Private Equity and Publicly-Traded Partnerships – S 1624
In A Nutshell – The Case Against S. 1624
S. 1624 is discriminatory. It would prevent private equity firms from becoming publicly traded partnerships (PTPs) while allowing more than 100 other PTPs, mostly in the oil and gas industry, to continue. Indeed, earlier this summer, the Senate Finance Committee expanded PTP eligibility to ethanol and CO2 pipelines.
S. 1624 bill will not raise revenue. It is true that if private equity firms go public they would pay more taxes than they do now. The Blackstone Group has calculated that its tax bill would be $80 million a year more as a PTP than as a private partnership. But by discouraging PTPs, this additional tax revenue will be foregone, as will billions in capital gains taxes that would have been be paid by PTP partners selling their shares.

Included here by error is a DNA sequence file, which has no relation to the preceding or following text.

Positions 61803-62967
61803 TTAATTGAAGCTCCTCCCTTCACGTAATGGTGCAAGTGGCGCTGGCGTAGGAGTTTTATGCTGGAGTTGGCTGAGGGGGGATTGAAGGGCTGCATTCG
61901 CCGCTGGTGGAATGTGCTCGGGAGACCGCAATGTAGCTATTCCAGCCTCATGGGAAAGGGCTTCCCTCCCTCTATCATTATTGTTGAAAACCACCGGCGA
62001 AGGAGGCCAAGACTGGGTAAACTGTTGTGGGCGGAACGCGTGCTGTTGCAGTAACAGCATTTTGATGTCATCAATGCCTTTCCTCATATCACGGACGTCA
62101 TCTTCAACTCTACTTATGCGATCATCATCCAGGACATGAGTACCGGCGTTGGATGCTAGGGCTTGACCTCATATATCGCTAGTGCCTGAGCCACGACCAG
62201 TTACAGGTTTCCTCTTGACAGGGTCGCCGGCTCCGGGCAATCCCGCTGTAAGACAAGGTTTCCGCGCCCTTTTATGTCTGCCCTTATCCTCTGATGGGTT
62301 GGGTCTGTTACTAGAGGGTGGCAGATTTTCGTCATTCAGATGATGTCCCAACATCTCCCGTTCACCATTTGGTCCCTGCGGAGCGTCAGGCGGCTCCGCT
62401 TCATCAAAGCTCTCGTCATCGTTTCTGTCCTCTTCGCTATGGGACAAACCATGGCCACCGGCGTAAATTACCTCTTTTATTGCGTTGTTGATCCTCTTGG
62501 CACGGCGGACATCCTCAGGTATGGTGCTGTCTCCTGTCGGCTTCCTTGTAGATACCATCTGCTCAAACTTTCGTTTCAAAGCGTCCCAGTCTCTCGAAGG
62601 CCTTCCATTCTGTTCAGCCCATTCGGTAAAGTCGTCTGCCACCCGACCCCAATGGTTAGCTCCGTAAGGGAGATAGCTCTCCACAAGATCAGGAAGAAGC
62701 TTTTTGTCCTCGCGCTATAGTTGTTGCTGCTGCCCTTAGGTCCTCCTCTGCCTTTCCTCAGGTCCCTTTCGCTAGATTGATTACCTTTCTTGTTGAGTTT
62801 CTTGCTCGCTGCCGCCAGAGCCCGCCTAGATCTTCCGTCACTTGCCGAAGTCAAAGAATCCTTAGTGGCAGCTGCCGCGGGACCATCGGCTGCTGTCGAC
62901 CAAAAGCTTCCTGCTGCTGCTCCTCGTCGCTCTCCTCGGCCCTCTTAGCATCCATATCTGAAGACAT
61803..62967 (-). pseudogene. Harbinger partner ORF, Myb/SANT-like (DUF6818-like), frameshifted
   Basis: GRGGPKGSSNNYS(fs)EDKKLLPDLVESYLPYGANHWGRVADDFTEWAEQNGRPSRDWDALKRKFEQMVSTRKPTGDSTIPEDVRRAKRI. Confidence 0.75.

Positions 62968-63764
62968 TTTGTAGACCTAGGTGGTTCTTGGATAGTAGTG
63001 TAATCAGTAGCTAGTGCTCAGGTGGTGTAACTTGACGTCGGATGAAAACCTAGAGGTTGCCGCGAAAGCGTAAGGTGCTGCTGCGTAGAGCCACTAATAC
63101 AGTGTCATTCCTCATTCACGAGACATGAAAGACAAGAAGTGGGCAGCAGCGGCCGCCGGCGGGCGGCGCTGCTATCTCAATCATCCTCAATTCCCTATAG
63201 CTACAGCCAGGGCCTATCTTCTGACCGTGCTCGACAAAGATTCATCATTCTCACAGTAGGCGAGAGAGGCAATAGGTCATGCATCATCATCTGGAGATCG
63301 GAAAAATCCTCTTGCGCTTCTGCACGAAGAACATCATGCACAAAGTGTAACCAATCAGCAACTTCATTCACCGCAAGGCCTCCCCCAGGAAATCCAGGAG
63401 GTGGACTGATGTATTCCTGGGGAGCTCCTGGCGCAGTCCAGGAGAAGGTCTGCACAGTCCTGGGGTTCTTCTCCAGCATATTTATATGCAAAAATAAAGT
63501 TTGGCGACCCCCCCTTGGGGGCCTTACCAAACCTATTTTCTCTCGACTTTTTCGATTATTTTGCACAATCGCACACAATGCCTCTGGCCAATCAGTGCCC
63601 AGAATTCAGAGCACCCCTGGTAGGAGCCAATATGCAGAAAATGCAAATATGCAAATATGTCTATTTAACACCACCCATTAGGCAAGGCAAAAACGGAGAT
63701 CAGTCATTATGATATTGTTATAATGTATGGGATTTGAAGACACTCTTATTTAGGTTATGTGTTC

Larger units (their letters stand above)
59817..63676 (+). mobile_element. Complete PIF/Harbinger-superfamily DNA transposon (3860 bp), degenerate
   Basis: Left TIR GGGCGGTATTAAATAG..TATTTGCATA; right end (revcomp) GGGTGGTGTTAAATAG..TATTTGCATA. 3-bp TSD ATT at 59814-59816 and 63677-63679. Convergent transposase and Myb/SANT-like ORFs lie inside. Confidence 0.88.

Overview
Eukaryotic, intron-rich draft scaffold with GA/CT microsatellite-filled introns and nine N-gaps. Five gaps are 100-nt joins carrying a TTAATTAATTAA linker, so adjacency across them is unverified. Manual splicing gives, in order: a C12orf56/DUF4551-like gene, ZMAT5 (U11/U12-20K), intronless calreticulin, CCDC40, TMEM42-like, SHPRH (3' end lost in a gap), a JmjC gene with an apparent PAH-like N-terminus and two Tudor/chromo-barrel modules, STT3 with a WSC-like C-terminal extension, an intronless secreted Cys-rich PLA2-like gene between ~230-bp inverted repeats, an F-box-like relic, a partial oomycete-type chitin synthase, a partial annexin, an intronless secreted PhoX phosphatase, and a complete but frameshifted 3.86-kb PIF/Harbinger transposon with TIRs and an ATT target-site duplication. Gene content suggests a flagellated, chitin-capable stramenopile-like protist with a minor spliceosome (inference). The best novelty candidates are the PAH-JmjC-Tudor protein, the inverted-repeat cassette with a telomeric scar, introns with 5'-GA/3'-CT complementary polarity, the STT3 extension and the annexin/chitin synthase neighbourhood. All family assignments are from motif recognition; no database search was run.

S. 1624 would deny PE firms the same access to public markets as other U.S. business. The massive tax penalty imposed by S. 1624 makes going public prohibitively costly, thus effectively denying PE firms the permanent source of capital every other American company and industry can obtain to grow and maintain global market leadership.
S. 1624 puts U.S. firms at a competitive disadvantage. Foreign PE firms have access to public markets. By denying similar access to U.S. firms, the bill provides foreign private equity firms, a major competitive advantage over U.S. firms in raising capital. U.S. private equity firms will also be less capable of competing with sovereign wealth funds created by countries like China, Dubai, Singapore, and others.